If your yard has been overrun with weeds or you've lost your green ground covering, don't fret, you can plant replacement grass. Caring for your lawn requires that you plant grass at the optimum time and spend the first few weeks working to maintain the lawn until the grass has taken root. Follow these instructions and you'll be able to plant grass.
- Decide what type of grass to plant. There are several options for planting grass. You can start with spreading seeds or choose to purchase sod sections of grass to plant. If you are anxious for a visible green layer of grass, then start with sod. If you are more patient then the seed route is for you. The other decision to make regarding type of grass is the species of grass. There are several types and each has a preferred climate. Contact your nearest plant nursery for the best grass to select for your lawn. Once you've chosen the type and method of planting, the rest of the steps are the same.
- Prepare the ground. If you need to remove weeds or dead and dying patches of grass, do so first. Remove also any insect, vermin or grub infestation that may have destroyed the previous lawn. Then turn the soil that is there to disturb the ground. Add a layer of fresh, high quality soil. With both the new and old soil now on the ground, use a tiller or cultivator to turn the soil again and blend the two types of top soil into a nutrient surface for the grass.
- Place the grass. Either place the sod sections so that they are close together and cover the lawn like a rug, or spread the seeds. If spreading seeds, use a spreader or sprinkle the seeds by hand so that there is sufficient coverage across the yard. If you chose the seed route, you may want to cover the new seeds with a layer of straw to keep the seeds from blowing away or being taken by yard pests and birds in the area.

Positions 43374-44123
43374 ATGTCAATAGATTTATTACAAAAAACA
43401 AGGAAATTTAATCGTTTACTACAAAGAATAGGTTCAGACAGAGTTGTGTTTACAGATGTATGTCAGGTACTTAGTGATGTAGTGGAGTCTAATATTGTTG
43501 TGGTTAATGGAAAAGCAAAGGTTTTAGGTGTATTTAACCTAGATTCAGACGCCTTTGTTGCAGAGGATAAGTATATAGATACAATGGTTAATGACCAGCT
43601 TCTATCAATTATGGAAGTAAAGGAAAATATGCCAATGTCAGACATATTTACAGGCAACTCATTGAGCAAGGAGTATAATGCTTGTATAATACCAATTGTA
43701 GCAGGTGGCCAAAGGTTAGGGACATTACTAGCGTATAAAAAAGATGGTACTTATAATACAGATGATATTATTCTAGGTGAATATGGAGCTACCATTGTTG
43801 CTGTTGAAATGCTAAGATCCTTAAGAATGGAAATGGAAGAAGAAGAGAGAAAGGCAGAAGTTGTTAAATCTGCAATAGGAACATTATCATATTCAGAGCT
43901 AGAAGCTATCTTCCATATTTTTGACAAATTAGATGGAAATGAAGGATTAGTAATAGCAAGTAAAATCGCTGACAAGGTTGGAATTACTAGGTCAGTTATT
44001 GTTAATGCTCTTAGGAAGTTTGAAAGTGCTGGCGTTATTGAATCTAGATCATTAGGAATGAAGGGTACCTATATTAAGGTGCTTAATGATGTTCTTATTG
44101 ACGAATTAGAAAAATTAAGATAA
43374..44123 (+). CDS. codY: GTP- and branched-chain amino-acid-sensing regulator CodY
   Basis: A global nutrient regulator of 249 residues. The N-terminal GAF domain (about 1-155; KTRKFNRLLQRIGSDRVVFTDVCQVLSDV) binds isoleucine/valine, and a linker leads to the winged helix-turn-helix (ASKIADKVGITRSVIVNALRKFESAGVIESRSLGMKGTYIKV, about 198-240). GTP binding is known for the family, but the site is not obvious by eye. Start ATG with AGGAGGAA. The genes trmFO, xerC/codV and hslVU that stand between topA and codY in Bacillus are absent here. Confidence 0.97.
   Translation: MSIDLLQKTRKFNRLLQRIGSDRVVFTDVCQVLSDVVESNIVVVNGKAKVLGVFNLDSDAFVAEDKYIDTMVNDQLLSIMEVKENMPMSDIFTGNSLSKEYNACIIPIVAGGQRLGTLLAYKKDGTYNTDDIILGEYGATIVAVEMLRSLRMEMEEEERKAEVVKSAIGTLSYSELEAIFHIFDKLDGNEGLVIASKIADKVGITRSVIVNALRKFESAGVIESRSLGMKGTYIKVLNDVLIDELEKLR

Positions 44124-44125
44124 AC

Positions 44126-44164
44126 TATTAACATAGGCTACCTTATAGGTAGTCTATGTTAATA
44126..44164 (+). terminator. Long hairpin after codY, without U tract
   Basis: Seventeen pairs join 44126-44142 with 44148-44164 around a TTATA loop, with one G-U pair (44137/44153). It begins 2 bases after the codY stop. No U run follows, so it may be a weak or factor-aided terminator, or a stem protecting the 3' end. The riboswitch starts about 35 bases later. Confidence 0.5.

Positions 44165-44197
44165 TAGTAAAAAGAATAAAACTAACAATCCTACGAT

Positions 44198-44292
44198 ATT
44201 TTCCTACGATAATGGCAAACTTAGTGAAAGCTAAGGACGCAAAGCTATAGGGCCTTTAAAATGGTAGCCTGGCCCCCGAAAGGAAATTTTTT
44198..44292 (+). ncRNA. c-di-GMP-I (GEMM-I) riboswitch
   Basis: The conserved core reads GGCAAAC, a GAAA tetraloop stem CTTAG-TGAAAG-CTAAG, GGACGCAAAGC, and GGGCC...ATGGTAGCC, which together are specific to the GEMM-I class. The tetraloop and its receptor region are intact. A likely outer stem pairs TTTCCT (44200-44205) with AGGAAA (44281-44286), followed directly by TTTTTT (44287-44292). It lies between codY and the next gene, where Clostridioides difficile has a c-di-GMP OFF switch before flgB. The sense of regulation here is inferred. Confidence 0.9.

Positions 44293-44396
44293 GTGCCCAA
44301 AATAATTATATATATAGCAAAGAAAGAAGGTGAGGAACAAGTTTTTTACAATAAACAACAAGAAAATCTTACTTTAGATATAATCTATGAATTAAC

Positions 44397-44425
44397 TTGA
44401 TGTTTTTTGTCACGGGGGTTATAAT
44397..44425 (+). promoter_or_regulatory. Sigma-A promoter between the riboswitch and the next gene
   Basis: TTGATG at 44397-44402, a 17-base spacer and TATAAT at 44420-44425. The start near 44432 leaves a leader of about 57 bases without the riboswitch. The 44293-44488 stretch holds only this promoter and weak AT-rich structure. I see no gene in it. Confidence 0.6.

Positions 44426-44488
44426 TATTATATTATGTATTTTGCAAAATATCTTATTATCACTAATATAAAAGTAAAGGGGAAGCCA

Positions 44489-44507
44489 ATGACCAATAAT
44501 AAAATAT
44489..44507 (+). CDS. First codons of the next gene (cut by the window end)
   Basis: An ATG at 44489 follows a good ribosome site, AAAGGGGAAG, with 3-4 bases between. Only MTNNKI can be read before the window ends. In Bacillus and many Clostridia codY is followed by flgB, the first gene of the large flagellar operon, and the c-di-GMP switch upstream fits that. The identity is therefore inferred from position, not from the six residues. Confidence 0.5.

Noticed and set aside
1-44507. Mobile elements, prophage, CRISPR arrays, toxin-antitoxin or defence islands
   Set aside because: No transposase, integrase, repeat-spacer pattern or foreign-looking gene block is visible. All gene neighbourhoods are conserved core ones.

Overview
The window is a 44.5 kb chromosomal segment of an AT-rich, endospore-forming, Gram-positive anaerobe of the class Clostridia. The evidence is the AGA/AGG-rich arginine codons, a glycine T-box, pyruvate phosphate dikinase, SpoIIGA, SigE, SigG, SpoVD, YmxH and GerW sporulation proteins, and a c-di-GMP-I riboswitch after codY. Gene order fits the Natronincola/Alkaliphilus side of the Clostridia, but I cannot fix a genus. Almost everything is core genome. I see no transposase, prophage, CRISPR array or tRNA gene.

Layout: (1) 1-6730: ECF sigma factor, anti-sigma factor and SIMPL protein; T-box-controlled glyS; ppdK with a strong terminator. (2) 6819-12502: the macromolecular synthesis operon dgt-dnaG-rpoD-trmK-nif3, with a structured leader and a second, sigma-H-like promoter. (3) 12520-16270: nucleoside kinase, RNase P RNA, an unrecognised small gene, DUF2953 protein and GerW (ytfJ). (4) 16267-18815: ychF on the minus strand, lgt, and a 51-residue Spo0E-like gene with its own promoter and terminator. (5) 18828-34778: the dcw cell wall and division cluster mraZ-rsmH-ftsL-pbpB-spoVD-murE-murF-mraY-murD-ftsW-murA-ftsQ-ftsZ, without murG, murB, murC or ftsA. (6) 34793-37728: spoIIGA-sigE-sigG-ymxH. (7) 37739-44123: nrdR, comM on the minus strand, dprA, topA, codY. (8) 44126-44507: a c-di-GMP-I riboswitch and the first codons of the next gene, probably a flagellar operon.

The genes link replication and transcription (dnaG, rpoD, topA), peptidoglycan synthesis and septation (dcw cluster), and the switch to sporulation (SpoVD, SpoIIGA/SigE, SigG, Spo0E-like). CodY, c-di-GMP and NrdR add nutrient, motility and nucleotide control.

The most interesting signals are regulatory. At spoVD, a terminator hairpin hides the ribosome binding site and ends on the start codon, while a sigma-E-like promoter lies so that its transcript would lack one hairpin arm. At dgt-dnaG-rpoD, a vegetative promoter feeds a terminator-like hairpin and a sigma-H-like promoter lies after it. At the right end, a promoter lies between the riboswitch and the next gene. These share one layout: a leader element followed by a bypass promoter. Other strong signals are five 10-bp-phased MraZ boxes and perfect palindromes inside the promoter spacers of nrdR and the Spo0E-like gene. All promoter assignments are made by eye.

- Water the grass. Use a sprinkler system to keep the seeds or fresh grass moist. Avoid overwatering and creating puddles. If you live in a warm climate, consider watering with a light layer of moisture in the morning and again in the evening so that the grass or seed doesn't dry out.
- Watch for growth. Within ten to fourteen days you should notice green sprouting grass as well as fewer visible divisions between the sod sections that were installed. Reduce your watering to every other day and monitor the growth throughout the yard.
- Keep an eye on the lawn for several weeks before taking other steps. Avoid mowing, excessive weeding or fertilizing again. Allow the grass to grow to at least two inches before trying to trim or manage it further.
Planting grass requires some patience and persistence. If you follow these steps you can plant grass in your own yard and watch a soft, cozy lawn develop.